Top 3 Different Types of Data Leaks
Data leaks are serious security issues in the cyberworld. They refer to the unauthorized exposure of sensitive information to third parties. More often than not, the term “data leak” is used interchangeably with “data breach.”
But they aren’t exactly the same. While data leaks don’t gain as much attention as data breaches, they can be just as devastating to your business.
This can lead to a damaged reputation, declining revenue, and substantial financial penalties. Understanding the different types of data leaks and data leak prevention strategies is vital to maintaining robust cybersecurity.
Data leaks can be accidental, intentional, or due to human negligent behavior. This article explores everything you need to know about the different types of data leaks.
Unauthorized data leaks aren’t always malicious or intentional. In most cases, data leakage happens unknowingly. Below are some accidental cases of leaked data.
Sending Sensitive Emails to the Wrong Recipient
One of the simplest and most significant causes of data leakage is sending sensitive emails to the wrong recipient. This might be because the employee is impatient or typed an error. A typical example happened in the Dutch Municipality Assen, where staff sent a file containing over 530 Personal Identifiable Information records to the wrong email address.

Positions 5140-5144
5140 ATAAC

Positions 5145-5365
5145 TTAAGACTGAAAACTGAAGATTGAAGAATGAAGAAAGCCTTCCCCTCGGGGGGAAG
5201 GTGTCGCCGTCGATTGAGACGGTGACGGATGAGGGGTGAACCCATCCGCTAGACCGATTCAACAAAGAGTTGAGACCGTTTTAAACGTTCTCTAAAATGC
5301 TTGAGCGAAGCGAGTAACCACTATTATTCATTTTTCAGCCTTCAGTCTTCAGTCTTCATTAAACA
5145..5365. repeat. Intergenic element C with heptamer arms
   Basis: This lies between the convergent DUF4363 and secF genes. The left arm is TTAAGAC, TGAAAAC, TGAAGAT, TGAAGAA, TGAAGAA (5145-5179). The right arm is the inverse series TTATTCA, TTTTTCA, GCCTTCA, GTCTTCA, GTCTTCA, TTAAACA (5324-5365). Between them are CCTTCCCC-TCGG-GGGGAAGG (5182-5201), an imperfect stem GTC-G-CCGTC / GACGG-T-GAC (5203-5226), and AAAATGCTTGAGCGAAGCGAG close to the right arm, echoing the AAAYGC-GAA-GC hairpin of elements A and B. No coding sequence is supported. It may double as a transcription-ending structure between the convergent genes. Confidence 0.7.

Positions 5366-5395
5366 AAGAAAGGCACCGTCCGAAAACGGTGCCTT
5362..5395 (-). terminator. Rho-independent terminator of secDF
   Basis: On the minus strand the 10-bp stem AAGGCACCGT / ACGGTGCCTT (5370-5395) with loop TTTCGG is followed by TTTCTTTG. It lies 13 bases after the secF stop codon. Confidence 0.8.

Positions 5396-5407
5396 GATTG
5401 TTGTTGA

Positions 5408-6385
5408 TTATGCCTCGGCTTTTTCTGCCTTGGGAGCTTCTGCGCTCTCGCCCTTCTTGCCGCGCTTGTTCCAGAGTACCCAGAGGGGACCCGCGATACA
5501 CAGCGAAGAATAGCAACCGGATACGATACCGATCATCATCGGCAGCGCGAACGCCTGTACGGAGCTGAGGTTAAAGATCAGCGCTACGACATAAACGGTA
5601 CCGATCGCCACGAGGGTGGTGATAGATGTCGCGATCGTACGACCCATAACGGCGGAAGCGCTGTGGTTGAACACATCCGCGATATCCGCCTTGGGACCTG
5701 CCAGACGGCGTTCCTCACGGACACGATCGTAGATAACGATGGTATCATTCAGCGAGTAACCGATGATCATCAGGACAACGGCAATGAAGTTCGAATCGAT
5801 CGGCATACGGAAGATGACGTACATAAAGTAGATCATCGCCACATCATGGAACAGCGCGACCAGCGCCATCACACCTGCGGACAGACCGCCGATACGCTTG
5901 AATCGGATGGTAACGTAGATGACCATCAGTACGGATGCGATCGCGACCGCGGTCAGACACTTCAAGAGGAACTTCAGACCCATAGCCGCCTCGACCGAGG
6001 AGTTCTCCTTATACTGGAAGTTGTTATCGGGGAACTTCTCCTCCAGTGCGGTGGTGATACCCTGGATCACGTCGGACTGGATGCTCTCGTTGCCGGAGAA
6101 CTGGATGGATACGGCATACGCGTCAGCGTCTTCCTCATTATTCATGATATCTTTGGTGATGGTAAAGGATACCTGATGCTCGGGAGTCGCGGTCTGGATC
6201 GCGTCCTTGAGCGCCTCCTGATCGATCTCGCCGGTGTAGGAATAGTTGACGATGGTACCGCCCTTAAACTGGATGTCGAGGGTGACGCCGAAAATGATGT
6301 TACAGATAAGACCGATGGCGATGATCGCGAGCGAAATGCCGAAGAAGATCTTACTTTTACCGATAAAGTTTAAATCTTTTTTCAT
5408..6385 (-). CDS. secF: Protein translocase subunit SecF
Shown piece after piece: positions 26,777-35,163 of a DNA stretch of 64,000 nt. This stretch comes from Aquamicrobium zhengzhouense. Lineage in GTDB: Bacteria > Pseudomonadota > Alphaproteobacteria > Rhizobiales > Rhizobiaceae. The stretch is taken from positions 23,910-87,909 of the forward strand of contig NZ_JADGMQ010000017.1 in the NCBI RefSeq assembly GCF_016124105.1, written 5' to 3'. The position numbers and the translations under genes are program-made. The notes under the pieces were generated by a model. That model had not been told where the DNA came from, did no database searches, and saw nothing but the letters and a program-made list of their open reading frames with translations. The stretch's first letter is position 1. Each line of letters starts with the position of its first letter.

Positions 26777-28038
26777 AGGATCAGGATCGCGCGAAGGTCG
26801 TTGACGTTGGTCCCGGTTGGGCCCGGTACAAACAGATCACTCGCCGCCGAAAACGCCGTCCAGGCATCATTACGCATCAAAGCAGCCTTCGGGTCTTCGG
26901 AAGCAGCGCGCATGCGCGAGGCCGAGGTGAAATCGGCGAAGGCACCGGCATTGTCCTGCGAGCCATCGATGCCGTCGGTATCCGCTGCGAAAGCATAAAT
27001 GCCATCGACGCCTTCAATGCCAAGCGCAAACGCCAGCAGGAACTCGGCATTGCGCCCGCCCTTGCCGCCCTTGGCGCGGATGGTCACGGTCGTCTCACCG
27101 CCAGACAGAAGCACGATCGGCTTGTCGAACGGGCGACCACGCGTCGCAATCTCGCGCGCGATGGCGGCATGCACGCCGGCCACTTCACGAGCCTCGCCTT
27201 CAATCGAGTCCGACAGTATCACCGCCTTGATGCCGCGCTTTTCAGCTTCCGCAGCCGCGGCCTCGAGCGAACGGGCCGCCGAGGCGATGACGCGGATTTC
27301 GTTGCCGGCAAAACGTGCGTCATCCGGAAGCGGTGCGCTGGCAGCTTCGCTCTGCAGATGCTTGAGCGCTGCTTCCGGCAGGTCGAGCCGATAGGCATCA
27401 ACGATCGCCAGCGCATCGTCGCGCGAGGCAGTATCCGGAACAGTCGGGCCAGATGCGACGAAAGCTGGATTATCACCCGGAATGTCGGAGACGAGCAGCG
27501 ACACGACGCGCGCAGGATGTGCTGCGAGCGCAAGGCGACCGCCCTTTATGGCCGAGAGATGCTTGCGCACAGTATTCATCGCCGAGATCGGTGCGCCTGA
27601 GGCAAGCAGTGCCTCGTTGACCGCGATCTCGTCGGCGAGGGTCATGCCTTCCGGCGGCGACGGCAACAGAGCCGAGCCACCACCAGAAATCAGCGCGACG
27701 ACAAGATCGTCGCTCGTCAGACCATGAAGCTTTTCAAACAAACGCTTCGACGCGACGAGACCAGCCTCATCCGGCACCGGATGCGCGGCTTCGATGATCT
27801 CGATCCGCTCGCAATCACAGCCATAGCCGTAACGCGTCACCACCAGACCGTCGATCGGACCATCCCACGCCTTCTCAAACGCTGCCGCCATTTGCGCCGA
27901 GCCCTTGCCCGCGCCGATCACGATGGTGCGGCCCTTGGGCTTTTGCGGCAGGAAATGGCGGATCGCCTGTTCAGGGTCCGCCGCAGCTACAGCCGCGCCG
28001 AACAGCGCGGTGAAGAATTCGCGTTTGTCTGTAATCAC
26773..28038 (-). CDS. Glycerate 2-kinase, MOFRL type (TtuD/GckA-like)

The data leak would’ve been prevented if the employee had double-checked the email address before clicking the send button. Organizations should implement email security best practices to prevent leaked data via email.
Email Address of all Recipients in CC
When you put an email address in the CC (Carbon Copy) section, you’re sending a copy of the message to that email address. However, email addresses in the CC section are usually public. A typical example also happened in the Dutch Municipality Assen, where a person sent an email with all recipient addresses in the CC instead of the BCC.
An email address is part of sensitive information, so it should be kept private. A hcker can use a dictionary or a brute force attack to breach an account, especially when the users use weak passwords.
While most types of data leaks happen accidentally, an employee can also intentionally leak sensitive data. Some cases of intentional data leakage can occur via:
A Frustrated and Ill-Intentioned Employee
Sensitive data leaks don’t only happen through electronic sources; they also occur via removable USBs, photocopiers, printers, cameras, and dumpster diving. Employees have access to sensitive information, and there’s nothing stopping them from disclosing it to cybercriminals, especially if they’ve been promised huge payouts. A company that doesn’t treat its employees well is likely at a higher risk of this data leak type.
External Communications with Malicious Intent
Organizations allow access to the internet and external communication tools like email and instant messaging, which allows file transfers and internet downloads. Cybercriminals can infect these mediums with malware to steal sensitive data and compromise organizations’ networks.